CHATTANOOGA, TENN.--Officially referred to as the "Scenic City," the city of Chattanooga, TN, has been an attractive tourist destination for many reasons, especially with its historical significance to the southeast of the United States.
The "Chattanooga Choo Choo" and The Coca Cola Bottling Company are two significant landmarks, while the Tennessee Aquarium offers one of the newer attractions to the old, rustic city located at the base of Lookout Mountain.
For as many reasons as there are to visit the historic city, one of those reasons surely did not include the Chattanooga basketball team in November and the better part of December. The Mocs, who are the preseason favorites to claim the North Division title in the SoCon, dealt with plenty of adversity in the first two months of the 2011-12 season. However, it would be the adversity faced that would lead to the perfect remedy, and one that would be a just what Dr.John Shulman ordered.
Heading into the Dr. Pepper Classic—the traditional post-Christmas tournament hosted at Chattanooga's McKenzie Arena for better than two decades—the Mocs had just a 4-8 overall record, with only one win against an NCAA Division I program.
Wins over Hiwassee College (95-41), Spalding (98-48) and Warren Wilson (83-36) were certainly not anything for the basketball-savvy Chattanooga fanbase to get too excited about.
The Mocs had also had some bad luck, and started 0-2 in SoCon play, with losses at Georgia Southern (76-84) and suffered a heartbreaking double-overtime loss at College of Charleston (85-87) in a game in which the Mocs shot the basketball at a blistering 70 percent clip in the second half of play.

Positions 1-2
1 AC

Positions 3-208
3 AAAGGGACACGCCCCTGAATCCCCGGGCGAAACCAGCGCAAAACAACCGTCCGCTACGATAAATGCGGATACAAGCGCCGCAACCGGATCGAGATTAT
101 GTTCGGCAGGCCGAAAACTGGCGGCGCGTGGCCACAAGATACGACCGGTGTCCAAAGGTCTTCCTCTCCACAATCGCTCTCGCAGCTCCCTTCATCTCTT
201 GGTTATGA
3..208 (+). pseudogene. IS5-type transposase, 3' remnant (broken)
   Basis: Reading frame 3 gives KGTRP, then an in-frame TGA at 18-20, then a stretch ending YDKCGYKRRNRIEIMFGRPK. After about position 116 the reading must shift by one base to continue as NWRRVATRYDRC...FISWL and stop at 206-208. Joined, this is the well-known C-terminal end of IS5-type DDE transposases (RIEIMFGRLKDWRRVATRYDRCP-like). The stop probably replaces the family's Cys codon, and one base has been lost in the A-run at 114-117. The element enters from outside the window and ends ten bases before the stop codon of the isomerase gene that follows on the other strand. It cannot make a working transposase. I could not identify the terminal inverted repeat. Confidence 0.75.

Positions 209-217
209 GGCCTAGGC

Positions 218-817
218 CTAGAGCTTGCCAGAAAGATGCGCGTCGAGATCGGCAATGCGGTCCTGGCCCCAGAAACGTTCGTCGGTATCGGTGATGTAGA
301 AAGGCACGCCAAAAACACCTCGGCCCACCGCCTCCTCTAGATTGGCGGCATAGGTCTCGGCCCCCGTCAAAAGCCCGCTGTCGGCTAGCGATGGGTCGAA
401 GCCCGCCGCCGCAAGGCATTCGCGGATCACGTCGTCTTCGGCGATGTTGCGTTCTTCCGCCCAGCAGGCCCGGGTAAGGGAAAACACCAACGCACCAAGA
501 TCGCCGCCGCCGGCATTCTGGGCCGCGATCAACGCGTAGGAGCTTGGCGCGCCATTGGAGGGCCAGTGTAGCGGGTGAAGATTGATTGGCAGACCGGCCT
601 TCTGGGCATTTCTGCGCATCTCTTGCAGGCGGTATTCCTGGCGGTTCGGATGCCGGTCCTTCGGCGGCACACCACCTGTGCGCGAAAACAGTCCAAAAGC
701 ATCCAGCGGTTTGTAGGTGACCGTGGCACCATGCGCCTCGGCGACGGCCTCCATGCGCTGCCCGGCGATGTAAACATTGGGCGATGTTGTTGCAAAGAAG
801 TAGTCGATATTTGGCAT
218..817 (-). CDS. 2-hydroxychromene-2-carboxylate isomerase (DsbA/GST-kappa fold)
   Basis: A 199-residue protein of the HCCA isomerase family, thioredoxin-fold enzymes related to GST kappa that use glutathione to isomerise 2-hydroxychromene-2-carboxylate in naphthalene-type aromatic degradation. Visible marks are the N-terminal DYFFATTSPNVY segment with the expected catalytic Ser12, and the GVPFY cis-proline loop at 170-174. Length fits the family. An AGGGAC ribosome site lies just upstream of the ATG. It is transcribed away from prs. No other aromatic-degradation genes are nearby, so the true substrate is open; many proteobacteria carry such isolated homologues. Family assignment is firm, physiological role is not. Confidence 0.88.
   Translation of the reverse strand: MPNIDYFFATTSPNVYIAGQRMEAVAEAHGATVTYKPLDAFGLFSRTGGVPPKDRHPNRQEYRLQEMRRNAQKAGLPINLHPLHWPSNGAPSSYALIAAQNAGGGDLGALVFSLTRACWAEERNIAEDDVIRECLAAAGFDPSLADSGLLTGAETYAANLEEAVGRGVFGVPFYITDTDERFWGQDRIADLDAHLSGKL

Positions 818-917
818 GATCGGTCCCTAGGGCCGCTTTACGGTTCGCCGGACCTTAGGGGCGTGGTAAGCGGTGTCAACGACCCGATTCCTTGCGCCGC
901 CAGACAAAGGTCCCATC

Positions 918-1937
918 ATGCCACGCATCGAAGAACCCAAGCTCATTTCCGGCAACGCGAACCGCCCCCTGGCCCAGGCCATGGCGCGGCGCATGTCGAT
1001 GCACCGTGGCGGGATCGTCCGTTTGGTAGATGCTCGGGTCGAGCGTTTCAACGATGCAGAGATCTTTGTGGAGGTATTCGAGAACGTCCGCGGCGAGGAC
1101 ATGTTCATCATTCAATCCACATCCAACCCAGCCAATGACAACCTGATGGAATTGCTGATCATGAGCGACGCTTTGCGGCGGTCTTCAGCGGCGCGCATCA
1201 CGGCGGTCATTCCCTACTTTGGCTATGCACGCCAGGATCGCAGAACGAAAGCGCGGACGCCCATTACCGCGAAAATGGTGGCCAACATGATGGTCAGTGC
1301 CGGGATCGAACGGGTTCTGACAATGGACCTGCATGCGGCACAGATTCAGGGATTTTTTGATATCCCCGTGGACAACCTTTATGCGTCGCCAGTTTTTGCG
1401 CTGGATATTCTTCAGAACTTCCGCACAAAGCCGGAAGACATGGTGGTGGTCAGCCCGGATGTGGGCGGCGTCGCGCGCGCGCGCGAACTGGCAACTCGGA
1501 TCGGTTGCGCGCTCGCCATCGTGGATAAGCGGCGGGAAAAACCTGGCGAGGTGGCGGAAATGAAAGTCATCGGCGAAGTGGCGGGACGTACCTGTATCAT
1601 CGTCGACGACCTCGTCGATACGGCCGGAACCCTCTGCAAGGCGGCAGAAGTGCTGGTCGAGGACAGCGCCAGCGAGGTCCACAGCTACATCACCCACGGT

In the local media, articles were even written about a local high school tournament being more exciting the upcoming Dr. Pepper Classic in which the Mocs would host three other schools, in Utah Valley, Longwood and Hampton—certainly not named college basketball programs even at the mid-major level. But while the Dr. Pepper Classic wasn't of much appeal from a fan's perspective, it did serve as a launching pad for the Mocs to now resemble those preseason expectations.
The opening 12 games of the 2011-12 season for head coach John Shulman and his Mocs must have felt like 28 games, as the Mocs had not only the adversity of struggling to find themselves on the court but had to deal with plenty of drama off the floor. At the center of that "off-the-court" drama was senior forward Chris Early and his Twitter account.
Early had made some rather disparaging comments towards his head coach, and those comments would surface just prior to the Mocs' Dec. 17 clash with No. 3 Kentucky in Lexington, as Early's Twitter account would be the focus of fodder for a local Lexington, KY, radio station.
It was supposed to be a homecoming of sorts for Early, as the city of Lexington, KY, isn't all too far away from his hometown of Huntington, WV. However, Early would be suspended by Shulman, and it would in essence be the end of a career for a player expected to be one of the leaders for the preseason North Division favorites. The Mocs would of course would drop an 87-62 game to the Wildcats, and some fans were fed up with Shulman, who's now in his eighth season at the helm in the Scenic City.
Shulman, a graduate of former heated SoCon rival East Tennessee State, which probably doesn't sit well with some of the Mocs proud fans, has helped build upon a foundation already more solid than Rock City itself. Shulman has posted a 129-115 mark in his tenure on the sidelines at Chattanooga and has led the Mocs to Southern Conference Tournament titles in 2005 and '09, which yielded subsequent NCAA Tournament invites.
But, after winning the SoCon title in his first season as head coach, taking a 66-62 championship win over UNC Greensboro in the 2005 SoCon title game in a tournament played at the Roundhouse, the honeymoon started to wear off last season, when the Mocs were ousted from the league tournament on their home floor in the quarterfinals, with a 61-52 loss to Furman. Many were also more interested in giving credit to McKenzie Arena rather than Shulman for leading the Mocs to league tournament crowns.